Tuesday 15 July 2014

Court cautious to imply exclusive copyright licence into business contract

Orvec International Ltd v Linfoots Ltd [2014] EWHC 1970 (IPEC) is an 18 June 2014 ruling of Judge Hacon in the Intellectual Property Enterprise Court, England and Wales. Orvec traded in textile products which it sold to airlines; Linfoots was an advertising agency which provided advertising and marketing services to Orvec between 2002 and 2011 which included the making of photographs of products which Orvec then offered to the airlines.

Both parties agreed that Linfoots retained ownership of copyright in its photographs, if for no other reason than that there was an express term to that effect in Linfoots' standard terms and conditions, which governed their relationship, which ended in 2011.

The products shown in Linfoots' photographs were sometimes made by Orvec but in many instances were supplied to it by Intex, a business based in Hong Kong. In 2012, after the business relationship between Orvec and Intex ended, Intex started to compete with Orvec in the supply of textile products to airlines. Then, in September 2012, Intex asked Linfoots to create and supply photographs for use in its advertising. Linfoots supplied images showing the sort of products which Intex offered to airlines, some or all of which appeared on Intex's website -- among which were images to which Orvec took exception.

According to Orvec, the images on Intex's website included photographs created for Orvec and that they had been supplied by Linfoots in breach of the latter's contract with Orvec in that their agreement contained an implied term giving it a perpetual and exclusive licence under the copyright in the photographs, an implied term which Linfoots had breached. Secondly, said Orvec, the appearance of those images on Intex's website gave rise to passing off, the means to which were supplied by Linfoots.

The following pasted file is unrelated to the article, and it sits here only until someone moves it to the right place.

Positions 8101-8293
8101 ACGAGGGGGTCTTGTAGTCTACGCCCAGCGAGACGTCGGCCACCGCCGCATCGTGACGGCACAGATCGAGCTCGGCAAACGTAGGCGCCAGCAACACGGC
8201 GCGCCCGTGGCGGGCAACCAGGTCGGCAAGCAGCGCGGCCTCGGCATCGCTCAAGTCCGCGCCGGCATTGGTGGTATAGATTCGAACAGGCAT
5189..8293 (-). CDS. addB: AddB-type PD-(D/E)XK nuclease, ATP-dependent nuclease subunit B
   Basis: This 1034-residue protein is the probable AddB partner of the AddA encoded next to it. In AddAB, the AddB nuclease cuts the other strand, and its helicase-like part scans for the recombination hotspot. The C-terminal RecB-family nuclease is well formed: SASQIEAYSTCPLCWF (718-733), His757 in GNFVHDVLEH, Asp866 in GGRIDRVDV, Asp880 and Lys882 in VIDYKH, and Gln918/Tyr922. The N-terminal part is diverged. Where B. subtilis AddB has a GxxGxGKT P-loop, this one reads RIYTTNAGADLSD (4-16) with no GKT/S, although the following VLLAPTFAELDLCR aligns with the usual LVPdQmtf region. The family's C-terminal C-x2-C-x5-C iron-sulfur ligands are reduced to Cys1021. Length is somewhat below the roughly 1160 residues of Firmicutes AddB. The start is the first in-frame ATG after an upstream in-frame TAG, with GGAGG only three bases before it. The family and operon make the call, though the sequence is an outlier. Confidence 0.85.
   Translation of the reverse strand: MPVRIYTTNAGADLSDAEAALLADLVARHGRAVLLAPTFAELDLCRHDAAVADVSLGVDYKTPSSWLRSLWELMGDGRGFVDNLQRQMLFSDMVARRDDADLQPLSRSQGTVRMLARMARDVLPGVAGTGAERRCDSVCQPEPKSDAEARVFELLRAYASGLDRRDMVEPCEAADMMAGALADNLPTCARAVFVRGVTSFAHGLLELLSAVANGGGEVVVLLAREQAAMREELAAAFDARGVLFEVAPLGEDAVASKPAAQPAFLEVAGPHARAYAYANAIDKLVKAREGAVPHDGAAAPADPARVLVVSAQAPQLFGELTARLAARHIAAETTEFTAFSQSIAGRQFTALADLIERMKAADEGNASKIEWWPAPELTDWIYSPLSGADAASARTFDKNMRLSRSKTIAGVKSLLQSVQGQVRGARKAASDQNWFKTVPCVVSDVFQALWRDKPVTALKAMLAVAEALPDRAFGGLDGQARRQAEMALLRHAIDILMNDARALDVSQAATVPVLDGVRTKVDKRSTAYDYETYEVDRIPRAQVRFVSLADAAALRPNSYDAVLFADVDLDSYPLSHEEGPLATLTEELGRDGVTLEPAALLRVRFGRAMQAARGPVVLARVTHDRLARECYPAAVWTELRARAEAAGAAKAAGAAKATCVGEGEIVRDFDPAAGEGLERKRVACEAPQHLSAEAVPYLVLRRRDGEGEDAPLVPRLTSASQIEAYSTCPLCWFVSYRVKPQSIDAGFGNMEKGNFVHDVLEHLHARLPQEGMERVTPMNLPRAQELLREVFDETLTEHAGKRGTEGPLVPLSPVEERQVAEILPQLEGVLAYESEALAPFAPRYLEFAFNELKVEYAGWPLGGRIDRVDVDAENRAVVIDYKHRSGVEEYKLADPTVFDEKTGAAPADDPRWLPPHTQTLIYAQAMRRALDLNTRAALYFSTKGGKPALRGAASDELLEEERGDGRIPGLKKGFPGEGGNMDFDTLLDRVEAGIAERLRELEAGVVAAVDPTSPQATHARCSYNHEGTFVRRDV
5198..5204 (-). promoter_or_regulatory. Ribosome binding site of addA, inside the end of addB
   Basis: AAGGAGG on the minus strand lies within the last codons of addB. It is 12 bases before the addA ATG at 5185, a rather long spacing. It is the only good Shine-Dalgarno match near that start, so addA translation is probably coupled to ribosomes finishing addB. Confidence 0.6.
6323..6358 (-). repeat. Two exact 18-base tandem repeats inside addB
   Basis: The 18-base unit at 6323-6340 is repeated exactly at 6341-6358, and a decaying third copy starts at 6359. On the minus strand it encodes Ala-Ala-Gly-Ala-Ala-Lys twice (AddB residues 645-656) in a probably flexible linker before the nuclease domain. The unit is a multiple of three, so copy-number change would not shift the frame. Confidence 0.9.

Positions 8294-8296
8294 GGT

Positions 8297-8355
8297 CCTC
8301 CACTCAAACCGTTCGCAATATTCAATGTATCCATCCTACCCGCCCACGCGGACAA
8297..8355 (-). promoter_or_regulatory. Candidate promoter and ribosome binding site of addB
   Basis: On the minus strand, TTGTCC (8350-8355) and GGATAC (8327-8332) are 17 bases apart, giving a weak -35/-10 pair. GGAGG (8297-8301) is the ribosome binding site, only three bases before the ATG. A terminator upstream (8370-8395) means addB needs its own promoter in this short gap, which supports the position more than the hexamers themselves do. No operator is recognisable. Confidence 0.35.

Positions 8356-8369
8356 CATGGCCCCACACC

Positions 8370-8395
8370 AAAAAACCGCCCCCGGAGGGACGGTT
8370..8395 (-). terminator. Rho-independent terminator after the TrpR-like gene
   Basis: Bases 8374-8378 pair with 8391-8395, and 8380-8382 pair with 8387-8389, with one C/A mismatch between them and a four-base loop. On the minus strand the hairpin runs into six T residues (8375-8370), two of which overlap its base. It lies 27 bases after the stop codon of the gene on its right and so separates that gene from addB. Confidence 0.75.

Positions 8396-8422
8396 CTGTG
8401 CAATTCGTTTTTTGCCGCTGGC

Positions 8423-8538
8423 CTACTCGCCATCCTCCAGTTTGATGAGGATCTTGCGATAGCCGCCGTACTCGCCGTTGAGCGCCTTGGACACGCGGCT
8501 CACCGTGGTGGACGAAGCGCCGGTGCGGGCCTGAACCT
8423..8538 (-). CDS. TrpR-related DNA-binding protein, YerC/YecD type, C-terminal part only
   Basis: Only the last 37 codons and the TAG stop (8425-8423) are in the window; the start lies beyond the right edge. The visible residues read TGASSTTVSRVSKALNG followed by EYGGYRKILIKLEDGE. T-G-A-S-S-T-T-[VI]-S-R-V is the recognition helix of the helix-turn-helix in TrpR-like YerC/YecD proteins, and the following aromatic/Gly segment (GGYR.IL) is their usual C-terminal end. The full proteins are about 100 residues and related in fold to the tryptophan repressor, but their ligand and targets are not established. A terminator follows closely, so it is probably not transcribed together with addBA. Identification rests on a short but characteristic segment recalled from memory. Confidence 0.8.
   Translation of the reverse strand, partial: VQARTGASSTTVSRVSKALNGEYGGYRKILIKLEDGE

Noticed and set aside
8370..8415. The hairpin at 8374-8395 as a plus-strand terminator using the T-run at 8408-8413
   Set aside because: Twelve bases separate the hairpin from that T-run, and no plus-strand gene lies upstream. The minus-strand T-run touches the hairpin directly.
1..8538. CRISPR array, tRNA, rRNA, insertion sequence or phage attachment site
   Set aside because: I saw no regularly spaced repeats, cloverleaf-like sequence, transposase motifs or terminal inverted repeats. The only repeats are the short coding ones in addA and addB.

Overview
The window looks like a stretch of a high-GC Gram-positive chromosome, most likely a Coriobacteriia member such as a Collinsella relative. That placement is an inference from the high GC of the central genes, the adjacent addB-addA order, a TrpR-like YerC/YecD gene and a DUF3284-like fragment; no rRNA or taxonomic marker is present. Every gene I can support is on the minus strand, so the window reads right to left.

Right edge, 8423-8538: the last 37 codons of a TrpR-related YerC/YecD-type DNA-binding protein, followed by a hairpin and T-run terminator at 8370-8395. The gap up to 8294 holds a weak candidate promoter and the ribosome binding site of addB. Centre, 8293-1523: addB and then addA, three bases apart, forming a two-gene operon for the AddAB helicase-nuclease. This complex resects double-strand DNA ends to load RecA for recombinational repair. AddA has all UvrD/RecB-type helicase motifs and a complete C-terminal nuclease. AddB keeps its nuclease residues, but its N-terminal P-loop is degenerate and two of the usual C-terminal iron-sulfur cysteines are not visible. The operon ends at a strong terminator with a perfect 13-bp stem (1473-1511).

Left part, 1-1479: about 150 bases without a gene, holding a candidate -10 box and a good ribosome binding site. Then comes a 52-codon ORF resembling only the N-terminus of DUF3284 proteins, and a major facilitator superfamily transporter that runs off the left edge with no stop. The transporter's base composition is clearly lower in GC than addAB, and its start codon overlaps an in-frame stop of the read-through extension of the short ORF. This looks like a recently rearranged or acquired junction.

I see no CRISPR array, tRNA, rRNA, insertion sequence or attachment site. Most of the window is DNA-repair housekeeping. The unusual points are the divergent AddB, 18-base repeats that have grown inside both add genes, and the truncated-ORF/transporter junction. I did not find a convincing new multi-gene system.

Judge Hacon dismissed both limbs of Orvec's action.

* As to breach of contract, an implied term setting out the licence granted by Linfoots to Orvec was likely to be simple in form: the more complex the putative term, the less likely it was that the reasonable person would take it to be an implied part of the contract.

* The reality was that the only term implied into this contract was that Liinfoots granted Orvec just a non-exclusive licence under the copyright in the photographs. This licence was probably perpetual, and the hypothetical reasonable person, considering Linfoots' standard terms and conditions, would not take anything more to have been implied: there was no reason to infer that the parties must have agreed that Orvec should have the right to prevent Linfoots from copying those photographs or dealing in such copies, even where Orvec's trade mark was omitted from the copy, since many of the products shown in the photographs were generic in nature.

* If more than a non-exclusive perpetual licence was to be implied, at most it would be was exclusive only where Orvec's trade mark appeared in the photograph. This however would require consideration by the hypothetical reasonable person of a term with a more complex formulation, which meant that the term was less likely to have been implied. In any event, it had not been established that any photographs showing Orvec's trade mark were supplied by Linfoots to Intex.

The judge's approach here seems entirely appropriate. This blogger has long felt that "there must be an implied term" is the last resort of a claimant who doesn't have any stronger basis for making his case, and this is an argument which appears to fail in the vast majority of IP cases where it is pressed.

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